|Op 87 - No. 7 - A major - Fugue|
Thank goodness for the answer. Remember, one of the only strict rules of the fugue is that it must begin with an exposition where every voice states the subject. After the first voice states the unaccompanied subject, the second voice enters with what is called the answer. It is, of course, an imitation of the subject, but with at least one crucial modification: it starts on a different pitch, most often, a perfect 5th higher or a perfect 4th lower. This is another strict rule of fugal composition and it is a great idea: it imbues the exposition with a fundamental harmonic tension and complexity which is often absent from other contrapuntal forms such as invention and canon. Since most fugues have more than 2 voices, this rule is applied again and again to each subsequent subject entry in the exposition. The 3rd voice provides the answer to the answer, again, a 5th up or 4th down, that is, the original subject again. In the fugue with 4 voices, the exposition will be subject, answer, subject, answer.
In the case of this fugue, the contrast of subject and answer provides the essential harmonic shift necessary to put things in motion. Instead of an implied harmonic progression within the subject itself, the harmonic progression is implied by the movement from subject to answer, across multiple subject entries. As the subject adheres to the A major chord, so the answer (a real answer) adheres to the E major chord.
What is even more astonishing about this fugue, is that it uses two countersubjects, both of which are themselves restricted to triad tones! As the first answer states the E major chord, so does the first appearance of the first countersubject. As the third voice enters with the original subject again, the subject, the countersubject and the first appearance of the second countersubject are all stating an A major chord.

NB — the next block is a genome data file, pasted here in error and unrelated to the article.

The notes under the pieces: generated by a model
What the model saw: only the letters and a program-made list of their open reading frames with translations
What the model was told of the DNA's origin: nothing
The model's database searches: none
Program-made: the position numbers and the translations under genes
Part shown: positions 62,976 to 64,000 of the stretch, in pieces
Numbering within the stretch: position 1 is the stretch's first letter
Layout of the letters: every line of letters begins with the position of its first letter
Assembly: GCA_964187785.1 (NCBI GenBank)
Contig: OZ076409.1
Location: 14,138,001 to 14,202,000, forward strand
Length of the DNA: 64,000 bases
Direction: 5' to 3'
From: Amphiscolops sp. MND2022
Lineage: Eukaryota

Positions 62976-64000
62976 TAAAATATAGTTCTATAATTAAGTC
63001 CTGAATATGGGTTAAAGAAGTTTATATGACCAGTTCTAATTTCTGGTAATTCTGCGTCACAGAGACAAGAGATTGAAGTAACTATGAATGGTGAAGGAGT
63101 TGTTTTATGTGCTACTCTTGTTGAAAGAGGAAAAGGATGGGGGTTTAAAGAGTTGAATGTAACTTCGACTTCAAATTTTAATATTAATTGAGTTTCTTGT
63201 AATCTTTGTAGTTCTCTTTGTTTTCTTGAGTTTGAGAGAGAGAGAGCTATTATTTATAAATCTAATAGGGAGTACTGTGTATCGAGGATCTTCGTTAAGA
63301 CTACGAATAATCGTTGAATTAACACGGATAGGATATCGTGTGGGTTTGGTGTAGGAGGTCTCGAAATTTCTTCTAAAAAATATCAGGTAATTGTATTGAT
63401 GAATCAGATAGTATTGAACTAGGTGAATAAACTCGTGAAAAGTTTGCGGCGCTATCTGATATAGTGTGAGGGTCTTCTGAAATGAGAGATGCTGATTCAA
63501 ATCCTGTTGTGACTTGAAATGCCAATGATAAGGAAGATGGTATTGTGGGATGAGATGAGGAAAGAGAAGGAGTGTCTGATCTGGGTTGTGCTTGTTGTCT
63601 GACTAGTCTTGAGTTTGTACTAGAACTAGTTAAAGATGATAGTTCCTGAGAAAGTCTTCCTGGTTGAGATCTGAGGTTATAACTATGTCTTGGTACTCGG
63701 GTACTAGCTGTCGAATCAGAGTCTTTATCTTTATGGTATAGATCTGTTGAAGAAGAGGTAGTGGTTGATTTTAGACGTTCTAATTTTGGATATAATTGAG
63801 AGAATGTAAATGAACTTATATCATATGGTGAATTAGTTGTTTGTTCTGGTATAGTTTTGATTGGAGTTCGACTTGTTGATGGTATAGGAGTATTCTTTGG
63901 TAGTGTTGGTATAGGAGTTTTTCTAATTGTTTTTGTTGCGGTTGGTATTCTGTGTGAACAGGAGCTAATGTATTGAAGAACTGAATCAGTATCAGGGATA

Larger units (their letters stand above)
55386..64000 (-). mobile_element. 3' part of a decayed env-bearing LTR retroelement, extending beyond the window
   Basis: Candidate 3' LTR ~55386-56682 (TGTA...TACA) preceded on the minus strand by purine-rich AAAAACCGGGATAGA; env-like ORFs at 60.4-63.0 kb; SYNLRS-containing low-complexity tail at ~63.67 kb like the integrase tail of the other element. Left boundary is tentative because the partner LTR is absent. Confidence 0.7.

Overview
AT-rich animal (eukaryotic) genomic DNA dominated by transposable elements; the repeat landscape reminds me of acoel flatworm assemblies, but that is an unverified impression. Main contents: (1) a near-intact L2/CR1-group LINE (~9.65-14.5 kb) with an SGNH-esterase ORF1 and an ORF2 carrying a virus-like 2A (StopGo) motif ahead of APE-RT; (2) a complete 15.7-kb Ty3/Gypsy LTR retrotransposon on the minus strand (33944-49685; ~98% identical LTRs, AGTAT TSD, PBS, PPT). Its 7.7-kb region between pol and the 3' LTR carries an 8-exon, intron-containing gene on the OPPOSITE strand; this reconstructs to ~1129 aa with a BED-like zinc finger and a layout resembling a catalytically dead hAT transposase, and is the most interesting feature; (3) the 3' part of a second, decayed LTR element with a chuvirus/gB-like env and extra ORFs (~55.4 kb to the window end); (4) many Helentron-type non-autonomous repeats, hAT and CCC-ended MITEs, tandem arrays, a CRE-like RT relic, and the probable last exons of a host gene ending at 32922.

So how does Shostakovich make this fugue become more than just a static series of tonic and dominant chords as in one long perfect cadence?
Once beyond the exposition, all fugues tend to move around to different keys, to modulate. This is chiefly accomplished by episodes that prepare the context for the next subject to enter in a new key. Of course, the episodes may in themselves provide musical interest and typically do. In addition, the strict tonal relationship between subject and answer need not be maintained beyond the exposition, whether or not the fugue modulates. Here is the secret to this fugue: compelling episodes, modulations into keys other than A major (or E major), and answers starting on pitches other than the 5th. This is most dramatically apparent in two places. The 4th subject entry appears in a minor key, F sharp minor, the relative minor of A major (its answer is naturally C sharp minor). One of the final subject entries provides a welcome touch of warmth by providing a D major chord, rooted on the forth rather than the fifth of the A major scale. It is in fact part of the final sequence of entries that create a large scale perfect cadence of tonic, subdominant, dominant, tonic, or, I, IV, V, I. (A, D, E, A).
Note: while the majority of fugues have their answers begin a 5th away from the subject's starting tone (a perfect 5th above or a perfect 4th below), this is not the only possibility. Because of the difference between real and tonal answers and the fact that some subjects modulate, the answer might well begin on an alternate pitch. Even so, the essential concept of movement by a 5th between subject and answer is still intended. There are examples of modern fugues (e.g. by Hindemith) that place the answer a 3rd away from the subject representing a fresh and different approach.